Warren murder suspect sues health care providers

Owen Morris alleges that EBCAP and two practitioners' negligence led to 'psychiatric episode' on day of killing in January 2018

By Ted Hayes
Posted 4/14/21

A Warren man accused of murdering his former chiropractor more than three years ago has filed a civil suit against two health care practitioners and a Newport psychological health care service, …

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Warren murder suspect sues health care providers

Owen Morris alleges that EBCAP and two practitioners' negligence led to 'psychiatric episode' on day of killing in January 2018

Posted

A Warren man accused of murdering his former chiropractor more than three years ago has filed a civil suit against two health care practitioners and a Newport psychological health care service, alleging negligence in the months leading up to the victim's death on Jan. 10, 2018.

Owen Morris, now 24, has been awaiting trial at the Adult Correctional Institutions in Cranston since late January 2018, charged in the slaying of East Providence chiropractor Dr. Clive Bridgham earlier that month. After being indicted by the statewide grand jury, Mr. Morris pleaded not guilty to a first degree murder charge in August 2018. Prosecutors are seeking life without parole.

In the civil suit filed in Providence Superior Court, Mr. Morris seeks unspecified compensatory damages from the East Bay Community Action Program, a Newport social services agency, as well as Diane Fletcher and Tracy Greene, who were employed by the agency as health care workers at the time of the crime.

Mr. Morris's attorney, Gil A. Bianchi Jr., did not return a telephone call seeking comment on the suit. But he wrote in the complaint that the defendants' negligence in the months leading up to Dr. Bridgham's death led Mr. Morris to suffer a "psychiatric episode" on the day the doctor was repeatedly stabbed and killed.

In the three months leading up to the doctor's death, Ms. Fletcher, Ms. Greene and the East Bay Community Action Program provided health care services to Mr. Morris, which in Ms. Greene's case ended Jan. 11, 2018, the day following the killing. Ms. Fletcher worked with Mr. Morris until Jan. 16, 2018, six days after the killing, and Mr. Morris continued to work with EBCAP until the day of his arrest on Jan. 22, 2018.

Referring to all three defendants, the suit claims they had a duty "to exercise the degree of care and skill that was expected of a reasonably competent practitioner."

"Nevertheless, (the three defendants) failed to exercise the requisite degree of care and skill in (their) provision of health care and treatment ... thereby causing (Mr. Morris) to suffer and become afflicted with severe personal injuries and extreme pain and suffering."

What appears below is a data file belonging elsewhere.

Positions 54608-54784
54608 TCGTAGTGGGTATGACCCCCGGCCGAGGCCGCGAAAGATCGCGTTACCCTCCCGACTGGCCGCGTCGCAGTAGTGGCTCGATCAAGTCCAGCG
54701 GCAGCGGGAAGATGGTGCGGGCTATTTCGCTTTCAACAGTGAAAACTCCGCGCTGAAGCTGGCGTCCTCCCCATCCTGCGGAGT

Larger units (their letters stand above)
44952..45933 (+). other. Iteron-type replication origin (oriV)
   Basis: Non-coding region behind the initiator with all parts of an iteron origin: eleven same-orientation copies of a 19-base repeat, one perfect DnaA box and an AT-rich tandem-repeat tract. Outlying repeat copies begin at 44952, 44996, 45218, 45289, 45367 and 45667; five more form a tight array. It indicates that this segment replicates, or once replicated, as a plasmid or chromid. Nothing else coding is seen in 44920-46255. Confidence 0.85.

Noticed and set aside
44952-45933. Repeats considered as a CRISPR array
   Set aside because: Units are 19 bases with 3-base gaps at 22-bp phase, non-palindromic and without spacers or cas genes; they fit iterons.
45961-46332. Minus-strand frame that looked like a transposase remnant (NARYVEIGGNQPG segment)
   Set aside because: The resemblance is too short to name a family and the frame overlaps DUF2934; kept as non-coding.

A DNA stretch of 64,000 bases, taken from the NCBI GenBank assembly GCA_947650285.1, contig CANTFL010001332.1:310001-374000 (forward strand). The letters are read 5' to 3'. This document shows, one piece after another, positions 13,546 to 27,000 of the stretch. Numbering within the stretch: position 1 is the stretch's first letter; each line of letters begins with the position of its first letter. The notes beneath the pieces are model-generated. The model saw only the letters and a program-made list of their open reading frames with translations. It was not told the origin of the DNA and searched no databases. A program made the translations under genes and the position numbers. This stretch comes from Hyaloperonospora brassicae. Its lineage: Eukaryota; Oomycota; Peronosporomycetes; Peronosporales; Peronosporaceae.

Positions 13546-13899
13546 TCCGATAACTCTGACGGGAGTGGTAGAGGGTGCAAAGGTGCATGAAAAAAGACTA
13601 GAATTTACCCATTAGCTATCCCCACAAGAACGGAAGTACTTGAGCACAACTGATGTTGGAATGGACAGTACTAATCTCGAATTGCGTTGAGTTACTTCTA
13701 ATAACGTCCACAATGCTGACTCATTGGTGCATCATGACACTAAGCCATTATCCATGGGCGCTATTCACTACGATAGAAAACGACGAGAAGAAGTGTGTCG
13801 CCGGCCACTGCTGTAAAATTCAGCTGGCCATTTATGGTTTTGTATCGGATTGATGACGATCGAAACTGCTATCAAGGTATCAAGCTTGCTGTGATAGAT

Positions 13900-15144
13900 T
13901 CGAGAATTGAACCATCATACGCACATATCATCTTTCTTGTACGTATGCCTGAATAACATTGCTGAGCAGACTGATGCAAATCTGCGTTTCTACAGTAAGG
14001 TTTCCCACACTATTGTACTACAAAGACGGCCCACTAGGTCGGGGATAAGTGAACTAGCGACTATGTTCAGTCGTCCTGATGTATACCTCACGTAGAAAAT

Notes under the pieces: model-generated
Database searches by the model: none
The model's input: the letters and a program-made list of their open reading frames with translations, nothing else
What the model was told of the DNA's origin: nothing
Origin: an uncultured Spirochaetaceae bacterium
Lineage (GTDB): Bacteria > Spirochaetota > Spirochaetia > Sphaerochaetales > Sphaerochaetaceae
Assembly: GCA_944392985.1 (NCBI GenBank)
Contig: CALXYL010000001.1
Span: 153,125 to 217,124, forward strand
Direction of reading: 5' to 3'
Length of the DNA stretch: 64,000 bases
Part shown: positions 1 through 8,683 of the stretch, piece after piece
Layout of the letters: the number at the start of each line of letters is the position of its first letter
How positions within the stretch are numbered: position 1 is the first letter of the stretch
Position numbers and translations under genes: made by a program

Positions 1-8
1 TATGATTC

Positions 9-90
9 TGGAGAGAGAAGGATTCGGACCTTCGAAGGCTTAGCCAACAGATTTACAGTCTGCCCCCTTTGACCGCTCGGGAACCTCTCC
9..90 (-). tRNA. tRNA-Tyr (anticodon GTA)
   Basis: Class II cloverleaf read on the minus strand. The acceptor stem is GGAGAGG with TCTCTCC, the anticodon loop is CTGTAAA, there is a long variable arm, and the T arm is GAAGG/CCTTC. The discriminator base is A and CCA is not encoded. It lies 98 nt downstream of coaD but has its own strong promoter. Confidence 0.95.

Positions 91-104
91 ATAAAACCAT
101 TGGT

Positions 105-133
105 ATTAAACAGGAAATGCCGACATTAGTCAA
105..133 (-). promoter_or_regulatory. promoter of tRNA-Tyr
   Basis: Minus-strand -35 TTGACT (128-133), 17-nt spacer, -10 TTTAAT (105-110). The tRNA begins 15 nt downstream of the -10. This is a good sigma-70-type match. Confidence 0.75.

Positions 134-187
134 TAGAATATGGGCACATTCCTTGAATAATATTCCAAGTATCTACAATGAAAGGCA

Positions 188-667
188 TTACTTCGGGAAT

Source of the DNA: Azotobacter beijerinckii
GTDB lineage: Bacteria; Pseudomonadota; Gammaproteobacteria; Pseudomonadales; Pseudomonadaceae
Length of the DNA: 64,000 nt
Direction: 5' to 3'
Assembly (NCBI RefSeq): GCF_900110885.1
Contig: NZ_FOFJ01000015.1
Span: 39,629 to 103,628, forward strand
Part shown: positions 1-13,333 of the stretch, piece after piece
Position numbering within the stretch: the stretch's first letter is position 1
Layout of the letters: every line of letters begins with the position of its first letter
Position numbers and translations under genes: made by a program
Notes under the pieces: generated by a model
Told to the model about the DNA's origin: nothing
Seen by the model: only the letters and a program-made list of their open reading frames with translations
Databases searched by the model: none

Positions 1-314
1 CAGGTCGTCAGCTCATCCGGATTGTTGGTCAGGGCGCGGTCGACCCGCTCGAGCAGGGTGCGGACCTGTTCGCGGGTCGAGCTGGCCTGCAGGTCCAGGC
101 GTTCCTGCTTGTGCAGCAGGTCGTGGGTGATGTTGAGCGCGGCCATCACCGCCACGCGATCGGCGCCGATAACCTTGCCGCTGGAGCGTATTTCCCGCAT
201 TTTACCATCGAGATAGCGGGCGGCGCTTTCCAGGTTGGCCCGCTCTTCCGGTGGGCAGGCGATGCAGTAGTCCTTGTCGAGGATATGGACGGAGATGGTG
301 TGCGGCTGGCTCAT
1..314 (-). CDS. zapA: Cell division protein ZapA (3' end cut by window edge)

As a result of that negligence and the ensuing psychiatric episode, Mr. Morris "was severely and permanently injured, has suffered loss of freedom, has suffered and will in the future suffer great pain of body, nerves and nervous system, was rendered disabled, has expended and will in the future become liable to pay large sums of money for medical, hospital and other health care expenses, has suffered lost wages, and ... was and is permanently injured," the suit contends.

Mr. Morris, a twin whose family owns homes in Warren and on Prudence Island, is a former lacrosse player at the University of Rhode Island who previously attended the Wheeler School. It is through his athletic pursuits that he first started working with Dr. Bridgham, a noted sports physician who once operated the Barrington Chiropractic and Sports Medicine Clinic.

The relationship between the two had become strained in the years leading up to the doctor's death. Mr. Morris filed a complaint against Dr. Bridgham with the Rhode Island Department of Health in 2016, alleging that the doctor “violated the professional boundaries of the chiropractic physician-patient relationship” during the course of their acquaintance. As a result of Mr. Morris's complaint, Dr. Bridgham voluntarily surrendered his license in November 2017.

Mr. Morris has been awaiting trial at the Adult Correctional Institutions in Cranston for more than three years. He is represented in his criminal case by attorneys John MacDonald and Barrington resident Jason Knight, also a representative for District 67 in the state House of Representatives, covering Warren and Barrington.

Rep. Knight said recently that progress on the case has been stalled in part by the Covid-19 pandemic, which has made it difficult to have normal interactions with his client.

"This was a difficult case in the first place," Rep. Knight said. "There was a lot of effort up front in terms of preparing to talk to the attorney general's offie about the case, and we had just concluded that once the pandemic hit."

As for his client, Mr. Knight said Mr. Morris is doing as well as could be expected for a person in his position.

"It's tough, like it is for anybody," he said. "It's particularly tough for Owen because of the extended time. He's taking it day by day."

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A lifelong Portsmouth resident, Jim graduated from Portsmouth High School in 1982 and earned a journalism degree from the University of Rhode Island in 1986. He's worked two different stints at East Bay Newspapers, for a total of 18 years with the company so far. When not running all over town bringing you the news from Portsmouth, Jim listens to lots and lots and lots of music, watches obscure silent films from the '20s and usually has three books going at once. He also loves to cook crazy New Orleans dishes for his wife of 25 years, Michelle, and their two sons, Jake and Max.